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The Substance of Language Volume IThe Domain of Syntax$
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John M. Anderson

Print publication date: 2011

Print ISBN-13: 9780199608317

Published to Oxford Scholarship Online: January 2012

DOI: 10.1093/acprof:oso/9780199608317.001.0001

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Finiteness and subordination

Finiteness and subordination

Chapter:
(p.290) (p.291) 7 Finiteness and subordination
Source:
The Substance of Language Volume I
Author(s):

John M. Anderson

Publisher:
Oxford University Press
DOI:10.1093/acprof:oso/9780199608317.003.0008

This chapter examines various constructions types and their relationship to finiteness. Certain constructions, such as ‘indirect questions’ and relatives, are demoted finites: the properties that they display that are associated with finiteness do not save them from being necessarily subordinate. Indicatives, however, can typically be finite in subordinate clauses. Some other constructions are dedicated mood-markers: this is often the case with optative, hortative, and exclamative constructions, which are frequently highly idiomatic. Other constructions still, though often, even typically, occurring as subordinates, may be promoted to serve as less prototypical expressions of declarative or of more marked moods: this is characteristic of the basic non-finite construction that is usually called infinitive. Subjunctives, associated notionally with irrealis, and even counterfactuality, show properties often associated with the expression of declaratives, but are frequently demoted. Descriptions are offered for this range of construction types and their varying relationship with finiteness.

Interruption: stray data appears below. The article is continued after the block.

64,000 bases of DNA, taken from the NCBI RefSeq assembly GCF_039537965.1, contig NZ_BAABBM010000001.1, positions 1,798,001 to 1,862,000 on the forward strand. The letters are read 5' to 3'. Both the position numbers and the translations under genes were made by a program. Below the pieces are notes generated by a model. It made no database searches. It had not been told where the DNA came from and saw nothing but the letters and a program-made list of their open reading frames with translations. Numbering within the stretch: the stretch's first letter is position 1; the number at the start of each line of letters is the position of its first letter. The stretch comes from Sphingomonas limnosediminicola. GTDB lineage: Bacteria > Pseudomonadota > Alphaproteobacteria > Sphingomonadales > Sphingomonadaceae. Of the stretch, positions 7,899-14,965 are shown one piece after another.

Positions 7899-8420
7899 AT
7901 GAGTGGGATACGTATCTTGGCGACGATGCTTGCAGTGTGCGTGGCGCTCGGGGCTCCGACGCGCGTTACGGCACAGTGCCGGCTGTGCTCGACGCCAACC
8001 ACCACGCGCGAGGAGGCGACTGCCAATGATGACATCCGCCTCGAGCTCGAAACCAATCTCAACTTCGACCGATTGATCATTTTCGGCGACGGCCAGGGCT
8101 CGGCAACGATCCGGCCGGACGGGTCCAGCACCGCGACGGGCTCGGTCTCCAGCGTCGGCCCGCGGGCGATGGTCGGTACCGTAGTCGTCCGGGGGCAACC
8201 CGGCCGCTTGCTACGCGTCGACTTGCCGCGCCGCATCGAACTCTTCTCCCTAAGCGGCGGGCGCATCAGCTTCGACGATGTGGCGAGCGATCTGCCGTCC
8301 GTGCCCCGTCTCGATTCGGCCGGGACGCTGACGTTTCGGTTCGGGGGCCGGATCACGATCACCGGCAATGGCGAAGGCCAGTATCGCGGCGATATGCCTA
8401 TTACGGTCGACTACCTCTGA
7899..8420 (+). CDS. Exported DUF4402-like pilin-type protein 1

Keywords:   subordinates, non-finite, ‘indirect questions’, relative clauses, subordinators, infinitives, subjunctives, irrealis

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